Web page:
How photography makes us better watch collectors

Since the advent of Instagram, watch photography, in all of its various forms, has become the glue of our community and culture. And so with The Open Caseback, I’ve made a point to never post images of watches. I do this primarily because I agree with Susan Sontag’s assertion in her book, On Photography:

“A capitalist society requires a culture based on images. It needs to furnish vast amounts of entertainment in order to stimulate buying …”

As I’ve mentioned elsewhere, it is not a coincidence that all of these unhealthy watch market behaviors popped up as Instagram’s popularity grew. In this regard, writing is my act of rebellion.

That being said though, I do have a great appreciation for watch photography. Despite its ubiquity, I believe we still under-appreciate how watch photography has elevated the watch community and culture.

So today, I want to zoom in on collectors like @garyg_1, @horomariobro, and @uhrenbeweger (to name a few), who have cultivated photography interests to such an extent that they have reached professional-level quality. As we see more and more of these “collector-photographers”, I want to address the following question: what does photography do for collectors?

Two birds, one… photo

I was fortunate enough to chat with a few members of the community that began as collectors and have developed into exceptionally capable watch photographers. What I realized from these conversations is that collectors who engage with watch photography do so for rather culturally astute reasons.

J.P. Morgan used to say something along the lines of “never do any one thing for less than two reasons,” and from my conversations, collector-photographers communicated a very similar sentiment. The two primary motivators were:

  1. Contribute better watch images against the tsunami of low-quality wrist pics on social media, and;
  2. Develop a better eye for watch design nuances.

There are factors that are external (contributing to the community) and internal (fine tuning horological aesthetic sensibilities) driving collectors to become better photographers.

I’ve said it before, every impassioned member of the watch community is trying to escape the Groundhog Day effect of social media. It appears as if photography is a shift in gears, providing a foundation to think of what it means to be a member of the watch community.

The beauty of photography is that it reframes what it means to meaningfully contribute to the watch community.

Watch photography as active participation

Contributing to anything requires being active, which often goes against the grain of most leisure in the modern world. As the French sociologist Henri Lefebvre observed in Critique of Everyday Life, Vol. I:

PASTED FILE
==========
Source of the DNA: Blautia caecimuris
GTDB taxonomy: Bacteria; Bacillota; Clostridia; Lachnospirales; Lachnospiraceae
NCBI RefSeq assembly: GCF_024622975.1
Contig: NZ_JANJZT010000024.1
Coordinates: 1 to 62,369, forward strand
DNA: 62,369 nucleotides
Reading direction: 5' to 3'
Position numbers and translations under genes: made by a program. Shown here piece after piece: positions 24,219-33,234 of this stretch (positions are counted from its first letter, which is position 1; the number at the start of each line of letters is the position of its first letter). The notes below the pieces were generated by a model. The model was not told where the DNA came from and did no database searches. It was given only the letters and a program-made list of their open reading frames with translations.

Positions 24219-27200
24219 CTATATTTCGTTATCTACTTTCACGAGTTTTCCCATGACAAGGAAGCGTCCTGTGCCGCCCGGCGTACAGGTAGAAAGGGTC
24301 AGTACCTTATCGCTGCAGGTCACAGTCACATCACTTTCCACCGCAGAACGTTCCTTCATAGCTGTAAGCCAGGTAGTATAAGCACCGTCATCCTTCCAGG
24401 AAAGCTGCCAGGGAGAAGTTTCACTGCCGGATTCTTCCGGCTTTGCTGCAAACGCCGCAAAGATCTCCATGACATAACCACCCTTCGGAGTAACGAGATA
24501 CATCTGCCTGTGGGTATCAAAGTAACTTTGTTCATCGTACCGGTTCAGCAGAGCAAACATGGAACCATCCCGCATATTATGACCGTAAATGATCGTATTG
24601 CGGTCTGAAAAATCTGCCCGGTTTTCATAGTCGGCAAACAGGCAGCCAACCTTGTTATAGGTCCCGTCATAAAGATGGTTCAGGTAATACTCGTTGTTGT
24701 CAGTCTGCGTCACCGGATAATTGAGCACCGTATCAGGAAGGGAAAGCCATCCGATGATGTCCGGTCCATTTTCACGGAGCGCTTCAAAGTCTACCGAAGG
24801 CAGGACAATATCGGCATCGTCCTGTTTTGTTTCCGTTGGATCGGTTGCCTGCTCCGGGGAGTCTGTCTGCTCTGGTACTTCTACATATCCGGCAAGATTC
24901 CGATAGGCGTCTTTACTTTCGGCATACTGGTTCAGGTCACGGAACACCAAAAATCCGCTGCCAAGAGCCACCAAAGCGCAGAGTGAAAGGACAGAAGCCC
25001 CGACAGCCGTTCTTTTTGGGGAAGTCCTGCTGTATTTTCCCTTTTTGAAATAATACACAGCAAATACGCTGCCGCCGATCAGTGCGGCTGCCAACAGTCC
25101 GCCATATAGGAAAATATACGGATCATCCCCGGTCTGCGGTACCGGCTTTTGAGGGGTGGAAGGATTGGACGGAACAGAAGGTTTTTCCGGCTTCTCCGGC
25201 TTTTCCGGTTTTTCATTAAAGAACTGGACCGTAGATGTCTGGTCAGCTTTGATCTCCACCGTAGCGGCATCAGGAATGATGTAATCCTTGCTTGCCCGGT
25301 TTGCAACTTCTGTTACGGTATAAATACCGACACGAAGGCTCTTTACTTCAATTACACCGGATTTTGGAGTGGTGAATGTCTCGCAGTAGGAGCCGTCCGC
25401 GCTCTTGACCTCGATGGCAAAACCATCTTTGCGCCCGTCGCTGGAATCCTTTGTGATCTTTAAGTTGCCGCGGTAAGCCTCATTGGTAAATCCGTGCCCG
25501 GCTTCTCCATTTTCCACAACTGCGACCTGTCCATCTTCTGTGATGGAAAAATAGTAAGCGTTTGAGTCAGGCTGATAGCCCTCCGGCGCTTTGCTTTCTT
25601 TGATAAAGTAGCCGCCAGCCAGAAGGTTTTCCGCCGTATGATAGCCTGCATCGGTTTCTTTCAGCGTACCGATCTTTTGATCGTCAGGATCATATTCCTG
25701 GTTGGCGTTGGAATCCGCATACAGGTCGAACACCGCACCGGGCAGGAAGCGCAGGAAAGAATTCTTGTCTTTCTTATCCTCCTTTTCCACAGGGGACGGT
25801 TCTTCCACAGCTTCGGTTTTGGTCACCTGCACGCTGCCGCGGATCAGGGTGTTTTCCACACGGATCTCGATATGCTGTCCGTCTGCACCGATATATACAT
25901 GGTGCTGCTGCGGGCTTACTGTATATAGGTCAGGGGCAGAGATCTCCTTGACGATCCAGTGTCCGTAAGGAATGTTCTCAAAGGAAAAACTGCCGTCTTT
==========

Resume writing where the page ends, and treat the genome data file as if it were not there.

“Leisure [or hobbies often] involve passive attitudes. Someone sitting in front of a cinema screen offers an example and a common model for passivity…”

Lefebvre never saw the rise of Netflix and social media, but most of his observations on leisure and passivity still hold true. Though social media has some active elements, the watch community, and watch culture by extension, is boxed into the neat, repetitive behaviors of buying watches, posting pics, liking photos, and commenting emojis. Collector-photographers implicitly recognize this ultra-repetitive reality, and put time and energy into breaking the cultural cycle for themselves as individuals. It’s a productive, active pursuit that often entails stylistic evolution over time.

Watch photography as criticism

Watch photography isn’t just a way of becoming active participants in the community. It can also become its own form of watch criticism. When the collector-photographers I spoke to say photography has helped “develop their eye for watch design”, it means that capturing images helps them better understand watches.

But beyond knowledge and appreciation, photography can also help us be more critical of watches. Especially with macro images, we’re seeing more critical-minded collectors – quasi-photographer activists – use their camera equipment to shed light on subpar finishing on haute horlogerie timepieces. This category of images has become a battle cry for collectors and enthusiasts – a strategy to hold brands accountable for their work and promises. In a sense, photography helps us balance the scales of power.


There is a lot of room for more “above and beyond” activity in the watch community. Whether we like to admit it or not, many of us are extremely bored in the watch community. I was thrilled to see my friend @books_on_time begin writing more long-form, and A Collected Man continues to roll out very solid, long-form content. We need more photographers, more writers, more creative people to contribute to the watch community. The more we have, the less it’ll feel like Groundhog Day and the better we will become as a community.

Another day with the beast,

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